Stow Brothers’ new office fit-out is the biggest single creative job I’ve been involved with in the last year, alongside other smaller projects.

What skills are essential to your job?
Creative thinking, diplomacy, organisation.

“When I said I wanted to go to art college, my dad was adamant that I should get a job – my mum said no and took a part-time job to help out.”

What tools do you use most for your work?
An iMac; iPhone; Mail; Excel; Adobe; Word; Photoshop; Wilkos rubber tipped pencils; Papermate Inkjoy; A4 Paper held onto A4 card with a mini bulldog clip as my note paper.

I also have a set of printed sheets (made in Excel) that I use to plan my day and week and  to note what emails and calls I need to make.

Would you say your work allows for a good work-life balance? 
No, it’s hard to switch off when the business is your own and the job can be highly stressful. I definitely need to make more time for non-studio things. Both Michael and I tend to work until breaking point, at which point a holiday is an essential. 

Do you run any side projects alongside your job?
No, although there are plenty of things on the back-burner that there never seems to be time to do. We bought a house just over a year ago that needed a lot more work that we realised so that has taken up the little spare time I have. 

New office fit-out for estate agent Stow Brothers

New office fit-out for estate agent Stow Brothers

New office fit-out for estate agent Stow Brothers

New office fit-out for estate agent Stow Brothers

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How I Got Here

What did you want to be growing up?
A nurse or an artist of some sort.

How (if at all) is the subject you studied useful to your current role?
Absolutely. I decided to go the artist route and did a foundation course at the local college then went to study graphics with illustration. It led me into my first job – they needed people who could draw to make 2D computer game artwork. It led into 3D game development and I gravitated towards organisational and leadership roles while still being a games artist. 

Was there anything in particular that helped you at the start of your career?
My mum. When I said I wanted to go to art college my dad was adamant that I should get a job. My mum said no and took a part-time job to help out, although eventually my dad was very proud of what I achieved. I think it’s a story told many times by many people wanting to go into creative roles, especially in the 80s before the creative industries developed into what they are today.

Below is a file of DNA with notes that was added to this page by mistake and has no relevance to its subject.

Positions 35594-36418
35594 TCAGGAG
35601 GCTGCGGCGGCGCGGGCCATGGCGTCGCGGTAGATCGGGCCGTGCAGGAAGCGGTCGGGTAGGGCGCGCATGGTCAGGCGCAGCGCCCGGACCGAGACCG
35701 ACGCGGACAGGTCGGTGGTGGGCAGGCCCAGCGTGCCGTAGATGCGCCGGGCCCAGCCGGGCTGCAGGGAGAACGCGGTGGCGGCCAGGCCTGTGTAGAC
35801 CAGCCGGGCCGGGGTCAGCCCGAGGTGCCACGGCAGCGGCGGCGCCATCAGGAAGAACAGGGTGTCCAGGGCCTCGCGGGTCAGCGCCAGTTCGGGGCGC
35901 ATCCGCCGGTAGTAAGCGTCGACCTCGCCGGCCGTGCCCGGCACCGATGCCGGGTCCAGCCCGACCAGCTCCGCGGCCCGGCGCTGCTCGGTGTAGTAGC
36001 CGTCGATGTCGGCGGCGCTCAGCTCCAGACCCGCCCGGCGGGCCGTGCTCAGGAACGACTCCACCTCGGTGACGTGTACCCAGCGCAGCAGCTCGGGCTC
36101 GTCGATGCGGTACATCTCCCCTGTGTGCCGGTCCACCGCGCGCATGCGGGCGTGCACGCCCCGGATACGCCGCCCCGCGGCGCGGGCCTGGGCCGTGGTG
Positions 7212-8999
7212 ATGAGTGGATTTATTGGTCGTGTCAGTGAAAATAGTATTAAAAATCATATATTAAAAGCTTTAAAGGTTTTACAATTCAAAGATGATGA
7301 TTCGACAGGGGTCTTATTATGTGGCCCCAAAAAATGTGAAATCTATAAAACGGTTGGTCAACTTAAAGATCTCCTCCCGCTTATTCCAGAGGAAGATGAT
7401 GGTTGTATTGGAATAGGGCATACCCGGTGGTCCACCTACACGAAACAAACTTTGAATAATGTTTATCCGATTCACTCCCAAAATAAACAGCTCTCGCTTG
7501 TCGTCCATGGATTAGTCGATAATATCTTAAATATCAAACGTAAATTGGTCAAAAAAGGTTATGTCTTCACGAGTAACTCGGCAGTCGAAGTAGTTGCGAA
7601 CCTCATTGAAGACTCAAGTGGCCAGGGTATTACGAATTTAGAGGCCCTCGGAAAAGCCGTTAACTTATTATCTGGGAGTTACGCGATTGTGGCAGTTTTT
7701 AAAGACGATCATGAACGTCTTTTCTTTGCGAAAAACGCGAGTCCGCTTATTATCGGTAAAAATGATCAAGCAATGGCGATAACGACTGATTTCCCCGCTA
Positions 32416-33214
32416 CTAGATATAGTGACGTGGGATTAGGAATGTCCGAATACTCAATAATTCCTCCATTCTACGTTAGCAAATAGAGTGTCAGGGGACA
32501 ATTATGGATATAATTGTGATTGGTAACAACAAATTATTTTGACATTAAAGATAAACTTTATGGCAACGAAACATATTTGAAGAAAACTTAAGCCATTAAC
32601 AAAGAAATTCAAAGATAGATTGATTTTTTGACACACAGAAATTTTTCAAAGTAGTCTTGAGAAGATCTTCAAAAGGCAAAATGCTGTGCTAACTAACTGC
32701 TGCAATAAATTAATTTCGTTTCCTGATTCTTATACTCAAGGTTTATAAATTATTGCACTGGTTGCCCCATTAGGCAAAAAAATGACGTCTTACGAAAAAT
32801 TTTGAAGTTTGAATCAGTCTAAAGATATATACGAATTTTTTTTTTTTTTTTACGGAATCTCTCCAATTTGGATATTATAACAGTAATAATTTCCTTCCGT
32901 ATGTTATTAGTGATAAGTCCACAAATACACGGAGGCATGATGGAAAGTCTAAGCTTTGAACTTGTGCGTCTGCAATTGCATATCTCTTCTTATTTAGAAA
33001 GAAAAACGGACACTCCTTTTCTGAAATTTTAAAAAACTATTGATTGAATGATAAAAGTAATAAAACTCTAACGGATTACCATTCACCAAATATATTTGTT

“Having invested so much time, energy and love into the business, it’s hard to feel that it’s ok to leave it behind one day.”

Was there an early project you worked on that helped your development?
The most life-changing project for me was working on the Sony Playstation launch title Wipeout and subsequent titles. Through that I met Michael, who was at the time working at the Designers Republic and is now my husband and business partner. It was a really exciting time to be working in the games industry and it led directly to my current role here at Build.

What skills have you learnt along the way?
Diplomacy, organisation, negotiation.

What’s been your biggest challenge?
Staying sane. Too many mistakes to mention early on, usually involving too much enthusiasm to work on projects. 

Nicky at work

Nicky at work

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Thinking Ahead

Could you do this job forever?
No and it’s taken a while to realise that it’s healthy to want change. But having invested so much time, energy and love into the business, it’s hard to feel that it’s ok to leave it behind one day. But I am searching for what that could be or how I could use my skills and experience to develop something else, probably not vastly different.

What do you feel is the natural career progression for someone in your current position?
Starting a new venture.

Words of Wisdom

What advice would you give to a young creative wanting to become a director?
Keep your eyes on the prize but be open to opportunity.

This article is part of our In the Studio With feature on Build.

Posted 10 March 2017 Interview by Laura Snoad
Photography: Sophie Stafford
Collection: Creative Lives
Disciplines: Graphic Design, Design
Mentions: Build